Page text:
Silica-rich husks can be converted into electrodes that have the ability to extend the life of the new generation of batteries.
Currently, lithium ion batteries contain electrodes that consist of graphite, but efforts are on to swap them for silicon electrodes that are capable of holding 10 times more charge, New Scientist reported.
However, the drawback of these electrodes is that they degrade even faster than the batteries that have graphite electrodes, every time the battery is charged and drained, which shortens its lifetime.
This happens because the electrodes swell and shrink while the lithium ions circulate between the electrodes, causing fracturing among them.
Jang Wook Choi at the Korea Advanced Institute of Science and Technology in Daejeon, South Korea, said that silicon that has been converted from the rice husks' silica could be capable of defying the volume change that is the current problem in the traditional batteries.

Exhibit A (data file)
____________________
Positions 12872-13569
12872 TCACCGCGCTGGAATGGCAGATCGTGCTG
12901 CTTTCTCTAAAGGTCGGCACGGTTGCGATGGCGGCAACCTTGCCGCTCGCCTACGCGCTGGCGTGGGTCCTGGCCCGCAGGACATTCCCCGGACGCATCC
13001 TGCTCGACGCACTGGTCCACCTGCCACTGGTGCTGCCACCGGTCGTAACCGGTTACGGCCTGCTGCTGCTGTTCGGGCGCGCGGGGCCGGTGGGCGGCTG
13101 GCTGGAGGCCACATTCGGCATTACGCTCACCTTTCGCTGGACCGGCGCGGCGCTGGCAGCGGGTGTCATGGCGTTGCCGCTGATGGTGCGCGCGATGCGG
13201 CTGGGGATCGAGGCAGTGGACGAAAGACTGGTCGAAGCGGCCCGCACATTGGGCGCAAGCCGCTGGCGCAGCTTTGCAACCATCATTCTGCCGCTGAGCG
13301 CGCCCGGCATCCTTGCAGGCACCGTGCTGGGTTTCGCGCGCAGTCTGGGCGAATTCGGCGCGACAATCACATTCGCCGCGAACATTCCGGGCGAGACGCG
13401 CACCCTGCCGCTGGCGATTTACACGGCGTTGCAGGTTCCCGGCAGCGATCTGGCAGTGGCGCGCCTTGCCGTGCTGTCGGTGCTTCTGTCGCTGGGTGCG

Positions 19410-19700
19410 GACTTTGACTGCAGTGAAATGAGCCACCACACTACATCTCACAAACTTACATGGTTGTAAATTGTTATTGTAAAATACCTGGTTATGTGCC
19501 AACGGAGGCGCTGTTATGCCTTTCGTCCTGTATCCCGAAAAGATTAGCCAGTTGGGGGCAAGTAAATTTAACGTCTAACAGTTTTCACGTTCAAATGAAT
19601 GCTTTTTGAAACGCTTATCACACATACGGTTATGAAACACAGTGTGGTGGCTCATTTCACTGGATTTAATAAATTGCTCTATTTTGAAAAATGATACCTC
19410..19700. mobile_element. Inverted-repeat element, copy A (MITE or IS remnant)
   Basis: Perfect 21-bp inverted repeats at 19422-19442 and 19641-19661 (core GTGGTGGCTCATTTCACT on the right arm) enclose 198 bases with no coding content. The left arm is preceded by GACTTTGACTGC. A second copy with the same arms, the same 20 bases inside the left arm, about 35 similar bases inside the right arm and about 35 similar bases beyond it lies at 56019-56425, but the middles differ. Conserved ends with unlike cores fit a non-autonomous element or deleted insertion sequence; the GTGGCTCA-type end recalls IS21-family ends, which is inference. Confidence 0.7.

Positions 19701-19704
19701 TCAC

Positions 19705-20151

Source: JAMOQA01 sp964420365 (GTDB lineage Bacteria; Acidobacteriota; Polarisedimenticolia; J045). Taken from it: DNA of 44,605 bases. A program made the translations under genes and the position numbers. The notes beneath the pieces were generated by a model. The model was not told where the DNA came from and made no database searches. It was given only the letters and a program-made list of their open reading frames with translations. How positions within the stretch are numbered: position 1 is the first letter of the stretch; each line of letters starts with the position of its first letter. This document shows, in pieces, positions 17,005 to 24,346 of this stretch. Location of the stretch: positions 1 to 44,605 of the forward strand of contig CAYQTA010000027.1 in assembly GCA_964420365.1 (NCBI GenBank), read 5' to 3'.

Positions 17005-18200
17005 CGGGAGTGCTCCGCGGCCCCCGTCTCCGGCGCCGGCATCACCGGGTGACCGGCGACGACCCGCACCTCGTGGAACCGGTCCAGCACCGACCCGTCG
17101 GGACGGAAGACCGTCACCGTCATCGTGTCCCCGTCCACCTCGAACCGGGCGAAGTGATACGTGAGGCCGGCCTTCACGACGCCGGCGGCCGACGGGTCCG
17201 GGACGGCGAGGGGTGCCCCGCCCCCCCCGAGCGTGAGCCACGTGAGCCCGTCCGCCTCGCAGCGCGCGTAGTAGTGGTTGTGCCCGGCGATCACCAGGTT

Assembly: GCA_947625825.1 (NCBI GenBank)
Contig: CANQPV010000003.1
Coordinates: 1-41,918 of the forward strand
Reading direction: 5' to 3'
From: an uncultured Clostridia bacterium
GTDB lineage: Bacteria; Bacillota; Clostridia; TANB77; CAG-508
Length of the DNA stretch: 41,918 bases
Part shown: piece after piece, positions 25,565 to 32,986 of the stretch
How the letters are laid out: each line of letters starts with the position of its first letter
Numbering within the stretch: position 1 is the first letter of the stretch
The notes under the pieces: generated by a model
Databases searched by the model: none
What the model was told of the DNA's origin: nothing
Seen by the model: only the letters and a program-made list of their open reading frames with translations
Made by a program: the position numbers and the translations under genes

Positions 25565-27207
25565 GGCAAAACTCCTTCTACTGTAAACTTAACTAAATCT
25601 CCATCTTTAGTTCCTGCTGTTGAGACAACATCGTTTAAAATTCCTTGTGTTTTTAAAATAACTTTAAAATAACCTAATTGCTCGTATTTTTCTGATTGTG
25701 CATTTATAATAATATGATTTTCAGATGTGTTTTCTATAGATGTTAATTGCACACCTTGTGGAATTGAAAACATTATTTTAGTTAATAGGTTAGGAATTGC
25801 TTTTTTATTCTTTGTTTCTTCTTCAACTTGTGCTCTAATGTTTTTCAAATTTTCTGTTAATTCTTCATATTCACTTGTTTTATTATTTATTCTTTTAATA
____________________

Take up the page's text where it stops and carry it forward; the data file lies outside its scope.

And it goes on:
The tiny holes of husks that allow the rice kernel to breathe should also mean that any derived silicon will also be porous.
To test their theory out, Choi's and his team converted the silica from rice husk into pure silicon and then created battery electrodes out of it.
The new electrode did not show any capacity fade even after undergoing 200 charge-drain cycles.